A pulmonary embolism is detected when a blood clot blocks off part of an artery, preventing oxygen- and nutrient-rich blood from traveling to the lungs. This condition can be life-threatening. Patients frequently do not survive the condition, although the chances of receiving curative treatment are considerably improved if the warning signals are recognized as early as possible. One case report that was investigated and documented by the Centers for Disease Control and Prevention (CDC) brings to light a number of the symptoms that should serve as a warning.
Marianne Smart, who was 28 years old when she first noticed her symptoms, was pregnant with her second child at the time.
Marianne said that she was vomiting “more than six times a day” and suffering from “severe morning sickness” when she was nine weeks pregnant.
She went on to say that “Aside from that, everything all appeared to be standard. On the other hand, I realized that I had a dull pain on the right side of my rib cage one morning.
“We reasoned that it must be due to the fact that we had an awkward sleep pattern or that we might have injured a muscle due to the morning sickness. The pain got worse throughout the day, and I found that I was breathing more quickly and shallowly as a result.
After some time had passed, Marianne was brought to an emergency room, where her gynecologist obstetrician voiced serious concerns regarding blood clots.
The subsequent investigations, on the other hand, did not uncover anything more serious than signs of dehydration and pain in the ribs, with the majority of tests yielding normal results.
Marianne shared her experience, saying, “I was sent home with a diagnosis of pleurisy.” Pleurisy is an inflammatory condition that causes swelling of the tissue that covers the lung and chest cavity.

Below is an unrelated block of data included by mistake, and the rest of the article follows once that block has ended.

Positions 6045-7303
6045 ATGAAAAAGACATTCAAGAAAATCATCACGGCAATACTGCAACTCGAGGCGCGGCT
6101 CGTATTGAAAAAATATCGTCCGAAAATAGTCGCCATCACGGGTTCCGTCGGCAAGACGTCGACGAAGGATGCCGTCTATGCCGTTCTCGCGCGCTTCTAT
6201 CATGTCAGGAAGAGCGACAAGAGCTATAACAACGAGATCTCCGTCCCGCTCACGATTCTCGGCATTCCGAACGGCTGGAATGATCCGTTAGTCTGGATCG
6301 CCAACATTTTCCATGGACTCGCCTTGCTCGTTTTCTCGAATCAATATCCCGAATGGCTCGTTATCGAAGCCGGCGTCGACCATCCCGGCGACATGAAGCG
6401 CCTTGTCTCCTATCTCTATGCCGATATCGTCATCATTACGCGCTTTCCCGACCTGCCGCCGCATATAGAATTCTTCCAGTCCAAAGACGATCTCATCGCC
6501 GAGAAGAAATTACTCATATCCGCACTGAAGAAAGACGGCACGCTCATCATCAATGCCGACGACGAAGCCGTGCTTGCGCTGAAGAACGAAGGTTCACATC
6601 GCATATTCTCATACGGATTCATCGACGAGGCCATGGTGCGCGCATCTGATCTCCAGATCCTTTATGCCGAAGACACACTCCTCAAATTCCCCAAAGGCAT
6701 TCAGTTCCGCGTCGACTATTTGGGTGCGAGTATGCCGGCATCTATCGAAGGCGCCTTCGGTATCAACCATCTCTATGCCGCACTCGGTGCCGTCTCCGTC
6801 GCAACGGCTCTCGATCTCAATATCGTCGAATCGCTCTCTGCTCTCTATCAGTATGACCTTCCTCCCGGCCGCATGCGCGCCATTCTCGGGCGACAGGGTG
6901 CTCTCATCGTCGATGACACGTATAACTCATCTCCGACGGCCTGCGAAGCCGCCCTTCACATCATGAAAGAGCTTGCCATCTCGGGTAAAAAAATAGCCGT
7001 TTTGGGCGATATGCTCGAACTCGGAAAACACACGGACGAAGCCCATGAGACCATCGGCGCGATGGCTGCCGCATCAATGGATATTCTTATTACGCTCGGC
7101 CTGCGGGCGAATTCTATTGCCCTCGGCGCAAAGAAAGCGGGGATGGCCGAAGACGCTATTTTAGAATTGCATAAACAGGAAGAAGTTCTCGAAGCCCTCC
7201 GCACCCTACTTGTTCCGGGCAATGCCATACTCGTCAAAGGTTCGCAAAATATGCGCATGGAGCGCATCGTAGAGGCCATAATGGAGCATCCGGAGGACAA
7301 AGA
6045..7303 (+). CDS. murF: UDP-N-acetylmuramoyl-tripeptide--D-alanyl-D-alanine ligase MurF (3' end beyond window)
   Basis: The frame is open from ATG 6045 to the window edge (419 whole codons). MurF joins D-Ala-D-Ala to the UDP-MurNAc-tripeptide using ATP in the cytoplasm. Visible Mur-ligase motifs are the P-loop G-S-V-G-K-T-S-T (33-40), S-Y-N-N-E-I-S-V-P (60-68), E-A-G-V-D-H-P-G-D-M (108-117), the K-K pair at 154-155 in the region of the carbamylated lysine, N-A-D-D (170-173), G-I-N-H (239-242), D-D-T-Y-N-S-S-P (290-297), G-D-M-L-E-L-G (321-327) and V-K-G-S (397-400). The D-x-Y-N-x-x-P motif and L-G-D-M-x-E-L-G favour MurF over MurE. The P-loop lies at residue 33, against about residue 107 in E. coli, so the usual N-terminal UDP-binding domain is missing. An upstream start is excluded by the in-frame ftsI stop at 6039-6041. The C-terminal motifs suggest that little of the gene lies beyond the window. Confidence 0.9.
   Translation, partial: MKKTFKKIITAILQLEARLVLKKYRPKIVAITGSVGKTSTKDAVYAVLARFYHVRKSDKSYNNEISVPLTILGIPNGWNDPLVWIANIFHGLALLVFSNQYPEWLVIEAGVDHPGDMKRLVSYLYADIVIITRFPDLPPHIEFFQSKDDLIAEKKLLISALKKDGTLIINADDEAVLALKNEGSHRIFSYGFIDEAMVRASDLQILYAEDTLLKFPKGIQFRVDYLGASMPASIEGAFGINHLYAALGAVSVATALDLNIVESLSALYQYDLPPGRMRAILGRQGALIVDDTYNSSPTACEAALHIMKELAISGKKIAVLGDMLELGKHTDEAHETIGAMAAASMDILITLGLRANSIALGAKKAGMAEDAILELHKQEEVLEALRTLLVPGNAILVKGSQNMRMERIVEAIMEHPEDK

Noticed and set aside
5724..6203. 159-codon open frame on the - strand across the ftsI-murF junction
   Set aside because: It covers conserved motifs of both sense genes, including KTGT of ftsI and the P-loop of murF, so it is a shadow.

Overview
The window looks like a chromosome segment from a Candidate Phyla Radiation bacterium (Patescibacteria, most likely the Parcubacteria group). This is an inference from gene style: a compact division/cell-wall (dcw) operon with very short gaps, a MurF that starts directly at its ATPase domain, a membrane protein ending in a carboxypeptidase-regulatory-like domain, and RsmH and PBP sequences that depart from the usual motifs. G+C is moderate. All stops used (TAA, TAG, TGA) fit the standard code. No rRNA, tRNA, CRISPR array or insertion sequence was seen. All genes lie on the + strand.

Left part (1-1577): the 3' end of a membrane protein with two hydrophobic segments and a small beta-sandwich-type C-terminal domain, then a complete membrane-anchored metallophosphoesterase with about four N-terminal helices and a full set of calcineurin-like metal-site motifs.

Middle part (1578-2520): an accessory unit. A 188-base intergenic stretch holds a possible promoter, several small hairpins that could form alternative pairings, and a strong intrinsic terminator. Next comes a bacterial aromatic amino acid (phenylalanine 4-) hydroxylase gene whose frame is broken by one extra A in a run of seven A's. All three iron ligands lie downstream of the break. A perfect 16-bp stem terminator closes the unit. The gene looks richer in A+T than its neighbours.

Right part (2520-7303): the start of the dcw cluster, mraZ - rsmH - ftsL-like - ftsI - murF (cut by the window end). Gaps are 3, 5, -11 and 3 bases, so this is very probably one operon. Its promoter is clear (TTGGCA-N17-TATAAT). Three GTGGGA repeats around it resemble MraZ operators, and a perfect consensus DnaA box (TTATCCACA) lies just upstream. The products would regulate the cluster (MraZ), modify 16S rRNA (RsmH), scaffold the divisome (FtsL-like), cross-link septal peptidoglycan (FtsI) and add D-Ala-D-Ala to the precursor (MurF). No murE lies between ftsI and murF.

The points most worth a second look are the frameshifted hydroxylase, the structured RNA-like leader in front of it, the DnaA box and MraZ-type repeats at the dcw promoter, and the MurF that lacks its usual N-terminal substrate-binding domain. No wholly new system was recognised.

Marianne’s symptoms, however, continued to rapidly worsen the next day, in spite of the fact that she had been prescribed medications for the pain in her ribs.
The woman who was a mother to two children said that she had been experiencing a tightness in her chest and shallow breathing that had gotten significantly worse throughout the night.
Marianne reflected, “The pain was intolerable, and I was unable to take a single breath.”
She was eventually brought to the hospital, where a CT scan indicated a serious clotting event in her lung. Her condition deteriorated rapidly after that.
Marianne stated that the results demonstrated several pulmonary emboli (blood clots in the lungs) in addition to a right-sided pulmonary infarction.
When a section of the lung has been infarcted, it is because a blood clot has sealed off that portion of the lung. If the condition is not treated, it might have life-threatening effects.
This is due to the fact that there is a major obstruction in the passage of oxygen to the remainder of the body, which organs require in order to function effectively.
“Because of the abundance of blood clots in my lungs, the right one of them sustained significant damage. I stayed in the hospital for a total of ten days “explained Marianne.
Anticoagulant medicine is typically given to patients as part of the treatment for blood clots. This type of drug is also employed as a preventative precaution.
A blood clot that has been allowed to remain stagnant in the legs untreated might cause pulmonary embolism because it can eventually break loose and travel to the lungs.
When a blood clot forms deep within a vein, it is typically the result of damage to the blood vessel or inflammation that follows an infection or injury. Inflammation can be caused by a variety of medical conditions, including:
Because of this, the blood platelets will begin to clump together, stick to the edges, and create a clog.
Even though this can happen to anyone, the physiological changes that take place in a woman’s body during pregnancy put her at a significantly higher risk for having a blood clot occur.